Adding Templating

Image title

Another very common need is to be able to modify an application, or at least its appearance, at runtime. For instance, you may want to touch up some of the markup you generate in your application, change its structure, add new attributes here and there, etc. On the server-side, both Suave and Giraffe provide a way to serve templated content via DotLiquid. They can also detect modifications to these templates and reload them before serving new content based on them. However, support for templating on the client-side from an F# perspective is severely limited, and you typically fall back to using Mustache, Handlebars, Underscore, or whatever JavaScript-based templating engine you prefer, via inlined JS code, or no support at all.

Not with WebSharper. Although you can easily adapt DotLiquid and other server-side templating engines to plug directly into WebSharper content, WebSharper UI also comes with its own templating engine that you can read about here. The nice thing about this templating engine is that it works both on the server and on the client, unlike anything else.

What we want is to remove as much of the inlined HTML from our F# code as possible and replace it with HTML templates that we can then modify external to the application. And don't even think about trying to push CSS and other silliness into your F# code, as it will limit you severely. For this example, I cooked up a straightforward template (Main.html) that uses Bulma, which you can find in this gist.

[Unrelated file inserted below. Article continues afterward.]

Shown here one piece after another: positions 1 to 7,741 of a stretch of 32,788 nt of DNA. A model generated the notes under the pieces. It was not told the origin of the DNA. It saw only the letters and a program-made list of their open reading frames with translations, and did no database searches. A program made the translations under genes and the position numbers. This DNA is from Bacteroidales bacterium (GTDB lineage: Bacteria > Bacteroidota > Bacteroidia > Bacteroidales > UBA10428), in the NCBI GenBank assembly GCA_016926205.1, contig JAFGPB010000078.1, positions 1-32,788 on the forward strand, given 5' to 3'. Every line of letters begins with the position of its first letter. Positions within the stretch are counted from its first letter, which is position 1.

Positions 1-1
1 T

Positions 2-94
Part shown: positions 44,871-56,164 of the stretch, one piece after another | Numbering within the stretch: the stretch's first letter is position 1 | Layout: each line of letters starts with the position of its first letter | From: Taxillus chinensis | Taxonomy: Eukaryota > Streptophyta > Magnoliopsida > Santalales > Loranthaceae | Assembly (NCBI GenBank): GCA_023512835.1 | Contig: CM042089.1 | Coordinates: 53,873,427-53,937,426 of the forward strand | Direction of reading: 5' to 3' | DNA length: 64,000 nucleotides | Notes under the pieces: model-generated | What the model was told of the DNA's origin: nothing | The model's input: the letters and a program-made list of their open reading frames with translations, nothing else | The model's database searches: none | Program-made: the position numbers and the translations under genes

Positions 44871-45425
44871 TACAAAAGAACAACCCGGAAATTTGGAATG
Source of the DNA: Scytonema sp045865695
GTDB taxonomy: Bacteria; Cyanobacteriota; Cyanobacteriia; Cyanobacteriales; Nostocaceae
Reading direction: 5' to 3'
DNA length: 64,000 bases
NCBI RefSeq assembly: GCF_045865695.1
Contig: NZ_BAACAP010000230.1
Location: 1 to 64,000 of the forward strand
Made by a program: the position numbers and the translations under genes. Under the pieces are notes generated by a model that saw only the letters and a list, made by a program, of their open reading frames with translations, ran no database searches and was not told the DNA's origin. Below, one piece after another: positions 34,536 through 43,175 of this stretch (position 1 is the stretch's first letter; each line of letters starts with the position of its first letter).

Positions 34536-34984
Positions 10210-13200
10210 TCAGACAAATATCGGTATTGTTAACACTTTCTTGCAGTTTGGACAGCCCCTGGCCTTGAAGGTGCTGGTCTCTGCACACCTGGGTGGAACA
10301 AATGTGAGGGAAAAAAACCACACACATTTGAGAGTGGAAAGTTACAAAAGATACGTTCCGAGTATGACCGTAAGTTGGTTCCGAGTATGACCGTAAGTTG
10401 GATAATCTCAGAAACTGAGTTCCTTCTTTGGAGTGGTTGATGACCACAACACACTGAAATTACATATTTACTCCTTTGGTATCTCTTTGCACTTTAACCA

For instance, consider the following fragment, which defines a Banner placeholder and two inner "sub" templates, HomeBanner and CitiesBanner, that can be readily plugged into Banner.

  <div ws-replace="Banner">
    <section class="hero is-info" ws-template="HomeBanner">
      <div class="hero-body">
        <p class="title">Home</p>
      </div>
    </section>
    <section class="hero is-info" ws-template="CitiesBanner">
      <div class="hero-body">
        <p class="title">Cities</p>
        <p class="subtitle">Pick your favorite city.</p>